Crisis, the response of the working class, the role of pro-revolutionaries

April 28, 2009 at 1:13 am (Uncategorized)

The following is Internationalist Perspective’s presentation at the Midland Discussion Forum Meeting, Birmingham, April 25 2009

 There is no need to repeat that capitalism is in its worst crisis since the 1930’s -this has become a mantra in the media. Where we differ, is how we explain this crisis. They say it’s caused by greed, bad management, a lack of state-regulation. But greed is constant in capitalism, while the crisis is not. So this doesn’t explain anything and besides, if the problem is in human nature, there’s nothing that can be done but pray. So what remains as a plan of action is more state-intervention to get capitalism out of its crisis and prevent its reoccurrence. That is the narrative of the left. The right is in retreat for now; it is the left which is at this hour the crucial defender of capitalism. The left criticizes capitalism but its critique is a positive one. It really aims to improve capitalism, to make it, through various reforms, better for everybody. From the Labour party to the extreme left, their recipes vary from moderately increased state-intervention to the nationalization of banks or the entire economy, but their common essence is to make the existing social order better and crisis-resistant.


To this positive critique, pro-revolutionaries oppose a negative critique of capitalism. They understand that more regulation, and even the wholesale replacement of private capitalists by well-intentioned state-functionaries, would not stop the crisis. It would not stop the madness, as long as the value-form exists. It is the value-form, defining everything and everybody as a quantity of exchange value, which imprisons human society, which forces it to inflict misery on itself so that value can grow again. The accumulation of value is the real purpose of the capitalist economy, regardless who manages it. We are at a point in history at which, from the point of view of value, far too much can be produced far too cheaply; at which it has become impossible for all of the value that is created to maintain itself as value. According to a recent study, less than 5% of the money that is sloshing around the global economy actually serves to exchange real goods. But all of it demands a share of the profit, of the surplus value that is created in the real economy. This is why capitalism must drag us into ever more misery, war, ecological destruction and other catastrophes, because massive devalorization, massive destruction of existing value is necessary to restore the conditions for accumulation. The negative critique implies that capitalism must be attacked at its roots. The whole interconnected system of wage-labor, money, the market, nations etc. must be eradicated.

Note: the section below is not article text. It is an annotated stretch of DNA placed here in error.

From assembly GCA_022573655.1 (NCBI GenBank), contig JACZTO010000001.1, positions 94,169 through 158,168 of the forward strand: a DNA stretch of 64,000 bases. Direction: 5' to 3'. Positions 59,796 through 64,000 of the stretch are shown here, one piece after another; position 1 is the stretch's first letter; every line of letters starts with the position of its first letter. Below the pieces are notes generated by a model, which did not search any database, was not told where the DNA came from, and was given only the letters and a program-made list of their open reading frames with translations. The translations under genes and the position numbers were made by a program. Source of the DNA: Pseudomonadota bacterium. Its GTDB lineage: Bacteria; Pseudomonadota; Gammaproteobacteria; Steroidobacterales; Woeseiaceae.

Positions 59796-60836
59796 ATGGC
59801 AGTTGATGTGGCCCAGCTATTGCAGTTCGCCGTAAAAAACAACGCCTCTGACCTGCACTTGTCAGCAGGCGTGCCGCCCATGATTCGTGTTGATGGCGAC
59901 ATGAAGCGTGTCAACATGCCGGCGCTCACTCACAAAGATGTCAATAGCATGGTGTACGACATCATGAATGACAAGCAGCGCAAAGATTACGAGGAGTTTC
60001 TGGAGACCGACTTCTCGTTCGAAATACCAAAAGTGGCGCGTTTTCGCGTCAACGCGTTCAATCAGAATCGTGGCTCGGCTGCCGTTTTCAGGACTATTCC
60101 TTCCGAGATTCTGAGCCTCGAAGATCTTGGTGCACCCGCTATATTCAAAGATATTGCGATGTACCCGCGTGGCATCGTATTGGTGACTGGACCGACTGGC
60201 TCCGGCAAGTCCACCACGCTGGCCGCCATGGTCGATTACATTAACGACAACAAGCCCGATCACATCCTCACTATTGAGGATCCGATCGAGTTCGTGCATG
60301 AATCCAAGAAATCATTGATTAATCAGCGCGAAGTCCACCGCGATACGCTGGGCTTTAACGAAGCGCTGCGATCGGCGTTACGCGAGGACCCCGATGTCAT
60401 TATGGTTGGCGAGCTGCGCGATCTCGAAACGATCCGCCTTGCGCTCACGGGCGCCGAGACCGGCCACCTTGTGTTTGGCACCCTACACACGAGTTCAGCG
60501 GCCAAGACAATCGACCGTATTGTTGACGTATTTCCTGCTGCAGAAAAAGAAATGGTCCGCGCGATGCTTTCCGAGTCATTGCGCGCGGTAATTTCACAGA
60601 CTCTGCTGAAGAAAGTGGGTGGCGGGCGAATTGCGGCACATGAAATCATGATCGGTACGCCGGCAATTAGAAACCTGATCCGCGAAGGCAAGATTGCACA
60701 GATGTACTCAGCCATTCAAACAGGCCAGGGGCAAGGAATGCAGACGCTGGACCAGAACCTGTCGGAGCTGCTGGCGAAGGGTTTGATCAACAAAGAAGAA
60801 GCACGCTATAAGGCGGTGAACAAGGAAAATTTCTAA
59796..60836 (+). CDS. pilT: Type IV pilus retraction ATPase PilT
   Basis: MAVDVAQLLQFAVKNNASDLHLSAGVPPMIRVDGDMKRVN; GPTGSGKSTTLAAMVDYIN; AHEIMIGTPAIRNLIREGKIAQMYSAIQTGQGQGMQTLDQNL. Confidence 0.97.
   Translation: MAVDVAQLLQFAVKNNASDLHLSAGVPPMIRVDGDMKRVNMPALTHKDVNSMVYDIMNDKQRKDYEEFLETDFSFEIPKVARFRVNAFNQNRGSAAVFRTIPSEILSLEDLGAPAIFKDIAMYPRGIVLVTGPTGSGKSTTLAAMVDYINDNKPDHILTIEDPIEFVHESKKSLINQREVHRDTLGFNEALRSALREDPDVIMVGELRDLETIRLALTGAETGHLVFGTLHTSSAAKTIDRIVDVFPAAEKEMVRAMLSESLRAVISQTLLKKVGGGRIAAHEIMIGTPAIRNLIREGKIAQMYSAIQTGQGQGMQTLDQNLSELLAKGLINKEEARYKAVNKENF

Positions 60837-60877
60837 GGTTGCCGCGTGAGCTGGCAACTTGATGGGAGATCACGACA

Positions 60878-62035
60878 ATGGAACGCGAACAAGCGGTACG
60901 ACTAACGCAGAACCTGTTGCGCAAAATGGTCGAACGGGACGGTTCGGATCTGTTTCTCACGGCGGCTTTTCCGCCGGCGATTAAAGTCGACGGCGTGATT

So the pro-revolutionaries must say NO to a lot. They must attack illusions. Unlike the positive critique of capitalism, the negative critique does not offer practical proposals for concrete improvements here and now, except uncompromising resistance against the misery capitalism in crisis is inflicting on the working class. It is our hope that in this resistance, the working class will transform itself into a class for itself, and thereby free humankind. It is our hope that in its self-organization, the organization of the post-capitalist society will begin to take shape. Despite the urgency of the situation, this is obviously not a short term project. Illusions are still strong in the working class and so is the fear that resistance will make matters even worse. But while there may be pauses, the crisis will continue to deepen. It will move from a crisis of confidence in the financial system to a crisis of confidence in the state. The latter could bail out the banks (for now) but there will be no higher instance that can come to the rescue when even the strongest of states are no longer a safe haven for value.


The very events will push the working class to struggle. But if struggle is inevitable, and if it threatens capitalism if it leads to the self-organization of the collective worker, what is the role of pro-revolutionaries? Of course they participate in the struggle, since they are part of the class. But what is their specific role?